A suspected foodborne illness outbreak in Homer was investigated last week after more than 70 South Peninsula Hospital employees began experiencing gastrointestinal illnesses, including diarrhea and stomach cramps. The investigation was conducted by the Alaska Department of Health and Social Service’s Section of Epidemiology in coordination with the Alaska Department of Conservation Food Safety & Sanitation Program.
According to a Facebook post on Friday from DHSS, food from a variety of local restaurants was brought into the hospital for the employees’ lunch, and several began feeling ill later Thursday afternoon. South Peninsula Hospital Director of Public Relations and Marketing Derotha Ferraro said the hospital’s dietary department was short staffed last week and only served patients and residents, so the hospital brought in box lunches from local businesses to feed employees.
In an update Monday on the DHSS Facebook page, the department reported that as part of the investigation, officials from the DEC Food Safety and Sanitation program looked at sanitation and food handling at the business linked to the outbreak.
“It appears that the source of illness was a single food item that was prepared for hospital staff. The implicated food item was not sold to the general public. DEC has closed its portion of the investigation and has determined that there is no ongoing risk to the public,” the post said.
For the people who ate the implicated food and got sick, symptoms resolved within about 24 hours, according to DHSS. No one involved in the outbreak required hospitalization.
After dozens of employees called in on Friday with gastrointestinal issues, they all were required to get tested for COVID-19 before returning to work. Ferraro said state epidemiologists were able to determine the sickness was not caused by COVID-19 and began investigating other sources for the outbreak.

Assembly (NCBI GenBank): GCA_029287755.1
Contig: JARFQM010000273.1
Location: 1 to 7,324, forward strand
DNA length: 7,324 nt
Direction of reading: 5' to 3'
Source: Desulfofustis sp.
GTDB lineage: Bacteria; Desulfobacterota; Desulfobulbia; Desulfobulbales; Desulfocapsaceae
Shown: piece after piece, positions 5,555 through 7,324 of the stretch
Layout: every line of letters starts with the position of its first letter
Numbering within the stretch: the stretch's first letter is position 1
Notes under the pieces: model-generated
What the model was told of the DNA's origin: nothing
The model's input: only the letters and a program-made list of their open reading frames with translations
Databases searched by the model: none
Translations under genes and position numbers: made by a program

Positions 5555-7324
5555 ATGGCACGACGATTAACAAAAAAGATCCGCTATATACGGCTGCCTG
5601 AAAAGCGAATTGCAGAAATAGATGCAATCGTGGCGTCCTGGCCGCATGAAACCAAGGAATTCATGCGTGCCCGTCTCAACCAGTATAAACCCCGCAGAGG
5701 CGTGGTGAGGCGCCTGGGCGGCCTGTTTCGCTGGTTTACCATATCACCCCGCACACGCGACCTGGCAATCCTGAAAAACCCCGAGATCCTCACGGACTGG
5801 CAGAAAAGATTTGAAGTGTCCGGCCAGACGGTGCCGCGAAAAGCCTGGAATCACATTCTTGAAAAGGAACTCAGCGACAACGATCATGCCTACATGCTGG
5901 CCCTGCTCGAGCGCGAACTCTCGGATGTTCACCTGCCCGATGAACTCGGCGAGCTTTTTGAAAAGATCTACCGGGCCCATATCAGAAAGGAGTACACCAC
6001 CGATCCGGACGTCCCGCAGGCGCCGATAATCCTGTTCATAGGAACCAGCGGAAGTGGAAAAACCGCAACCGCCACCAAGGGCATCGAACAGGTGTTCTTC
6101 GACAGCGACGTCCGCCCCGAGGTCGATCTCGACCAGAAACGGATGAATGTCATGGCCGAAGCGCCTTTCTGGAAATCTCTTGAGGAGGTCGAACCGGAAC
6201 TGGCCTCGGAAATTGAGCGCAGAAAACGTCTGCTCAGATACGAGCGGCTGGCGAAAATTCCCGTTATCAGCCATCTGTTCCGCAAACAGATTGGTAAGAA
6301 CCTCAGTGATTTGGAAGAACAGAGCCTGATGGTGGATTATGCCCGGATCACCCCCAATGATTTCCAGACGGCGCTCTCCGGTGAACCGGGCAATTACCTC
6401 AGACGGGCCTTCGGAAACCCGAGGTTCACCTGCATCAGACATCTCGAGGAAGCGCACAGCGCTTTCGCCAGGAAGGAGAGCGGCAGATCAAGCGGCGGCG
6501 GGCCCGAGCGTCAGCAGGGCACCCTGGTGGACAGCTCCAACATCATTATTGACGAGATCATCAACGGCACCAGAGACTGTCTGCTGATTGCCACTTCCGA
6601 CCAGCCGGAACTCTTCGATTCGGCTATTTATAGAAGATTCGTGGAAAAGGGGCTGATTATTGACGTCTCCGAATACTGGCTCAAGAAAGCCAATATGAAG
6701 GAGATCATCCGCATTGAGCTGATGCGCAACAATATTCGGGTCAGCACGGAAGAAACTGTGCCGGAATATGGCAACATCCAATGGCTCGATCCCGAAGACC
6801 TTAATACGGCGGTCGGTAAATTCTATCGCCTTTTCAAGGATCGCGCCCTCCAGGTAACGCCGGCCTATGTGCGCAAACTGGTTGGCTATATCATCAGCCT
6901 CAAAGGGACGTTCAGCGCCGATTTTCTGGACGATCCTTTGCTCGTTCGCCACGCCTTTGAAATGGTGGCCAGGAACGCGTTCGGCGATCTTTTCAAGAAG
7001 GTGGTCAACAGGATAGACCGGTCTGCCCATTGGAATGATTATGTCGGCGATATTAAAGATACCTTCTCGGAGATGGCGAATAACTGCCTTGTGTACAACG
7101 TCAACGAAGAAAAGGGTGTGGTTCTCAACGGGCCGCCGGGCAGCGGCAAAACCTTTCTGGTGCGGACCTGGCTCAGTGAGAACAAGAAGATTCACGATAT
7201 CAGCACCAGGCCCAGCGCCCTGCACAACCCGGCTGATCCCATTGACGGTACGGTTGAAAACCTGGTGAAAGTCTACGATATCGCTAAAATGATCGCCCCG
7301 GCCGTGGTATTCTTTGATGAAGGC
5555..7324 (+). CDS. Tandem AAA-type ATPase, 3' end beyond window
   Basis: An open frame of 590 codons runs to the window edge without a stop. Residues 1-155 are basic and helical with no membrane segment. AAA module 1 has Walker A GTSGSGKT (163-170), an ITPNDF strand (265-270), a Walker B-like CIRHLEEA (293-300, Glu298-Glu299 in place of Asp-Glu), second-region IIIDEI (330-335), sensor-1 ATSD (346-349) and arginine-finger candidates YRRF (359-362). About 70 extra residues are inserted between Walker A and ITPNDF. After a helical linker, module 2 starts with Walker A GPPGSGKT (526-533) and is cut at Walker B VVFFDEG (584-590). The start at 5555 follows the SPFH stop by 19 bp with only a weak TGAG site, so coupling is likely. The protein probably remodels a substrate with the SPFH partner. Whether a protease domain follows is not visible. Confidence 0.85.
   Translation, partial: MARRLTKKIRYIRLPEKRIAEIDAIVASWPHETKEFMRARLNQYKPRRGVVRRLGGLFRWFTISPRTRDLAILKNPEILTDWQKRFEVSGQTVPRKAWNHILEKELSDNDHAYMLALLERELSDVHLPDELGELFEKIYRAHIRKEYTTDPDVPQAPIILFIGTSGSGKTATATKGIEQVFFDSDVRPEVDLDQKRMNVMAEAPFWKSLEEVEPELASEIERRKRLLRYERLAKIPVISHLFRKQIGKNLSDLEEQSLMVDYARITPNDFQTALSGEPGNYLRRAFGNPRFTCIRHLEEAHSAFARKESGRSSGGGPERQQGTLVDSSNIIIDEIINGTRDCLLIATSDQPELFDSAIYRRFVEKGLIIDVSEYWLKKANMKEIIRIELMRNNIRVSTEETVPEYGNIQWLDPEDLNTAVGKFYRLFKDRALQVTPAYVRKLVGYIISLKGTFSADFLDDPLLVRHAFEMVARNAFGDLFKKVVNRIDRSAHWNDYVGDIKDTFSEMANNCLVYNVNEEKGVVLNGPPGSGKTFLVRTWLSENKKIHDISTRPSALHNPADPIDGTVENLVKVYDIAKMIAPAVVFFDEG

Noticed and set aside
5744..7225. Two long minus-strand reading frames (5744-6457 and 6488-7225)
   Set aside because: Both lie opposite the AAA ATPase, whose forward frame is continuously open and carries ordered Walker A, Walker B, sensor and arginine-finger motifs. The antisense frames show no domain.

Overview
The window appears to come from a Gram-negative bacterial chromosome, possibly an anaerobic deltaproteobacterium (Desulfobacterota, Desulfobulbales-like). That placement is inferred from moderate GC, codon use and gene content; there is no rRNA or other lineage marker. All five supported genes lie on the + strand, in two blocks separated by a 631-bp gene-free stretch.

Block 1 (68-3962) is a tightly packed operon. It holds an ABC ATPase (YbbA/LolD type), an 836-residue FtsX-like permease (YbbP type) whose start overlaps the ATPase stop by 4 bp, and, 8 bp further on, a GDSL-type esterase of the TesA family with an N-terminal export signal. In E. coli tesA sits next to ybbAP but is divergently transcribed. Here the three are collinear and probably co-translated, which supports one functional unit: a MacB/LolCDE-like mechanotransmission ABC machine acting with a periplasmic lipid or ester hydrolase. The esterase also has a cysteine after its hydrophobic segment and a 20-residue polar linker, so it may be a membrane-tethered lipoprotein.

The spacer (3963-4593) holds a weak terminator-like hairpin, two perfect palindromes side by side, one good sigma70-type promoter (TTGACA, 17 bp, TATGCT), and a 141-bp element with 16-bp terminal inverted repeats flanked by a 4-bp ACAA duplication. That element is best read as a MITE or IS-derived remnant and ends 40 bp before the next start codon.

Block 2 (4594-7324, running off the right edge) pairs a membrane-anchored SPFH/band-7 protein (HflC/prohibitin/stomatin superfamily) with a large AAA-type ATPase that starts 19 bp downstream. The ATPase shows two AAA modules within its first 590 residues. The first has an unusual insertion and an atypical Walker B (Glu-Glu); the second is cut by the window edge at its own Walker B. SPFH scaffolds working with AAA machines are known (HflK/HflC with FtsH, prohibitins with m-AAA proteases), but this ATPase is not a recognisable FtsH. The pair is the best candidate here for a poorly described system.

“Our infection prevention team reached out to state epidemiology, and they interviewed us and got all of the facts,” Ferraro said. “They were able to confidently say that this was not a COVID-related event, and they went ahead and cleared us all to work.”
A list of restaurants who provided food for the hospital employees all last week was reported, but DHSS has not released the determined source of the outbreak. The DHSS Section of Epidemiology and Department of Conservation Food Safety & Sanitation Program was to provide an investigation report to the hospital on Monday.
No hospital patients consumed the food or were affected by the staff shortage. Ferraro said while the hospital was short staffed on Friday while waiting for the test results, most of the employees had returned to work by mid-morning.
“Most importantly, this did not impact patients or residents in any way,” Ferraro said. “We were able to cover all shifts first thing in the morning, so our care was not compromised.”
Anyone experiencing foodborne illness symptoms, primarily gastrointestinal illness, and has been in the Homer area this past week was encouraged to contact their health care provider and complete this anonymous survey to help DHSS determine the source of the outbreak. DHSS officials thanked members of the public who participated in the survey and helped the investigation.
In Monday’s post from DHSS, officials advised that in the event someone experiences suspected foodborne illness, they can make a report at this webpage: https://dec.alaska.gov/eh/fss/yuck-line/ or by calling or texting the Yuck-line at 907-764-9825 (YUCK); the line is staffed from 8 a.m. to 4 p.m. Monday through Friday (not including holidays). For Anchorage area only, please call 907-343-4200.
Reach Sarah Knapp at firstname.lastname@example.org. Homer News editor and reported Michael Armstrong contributed to this story. Reach him at email@example.com.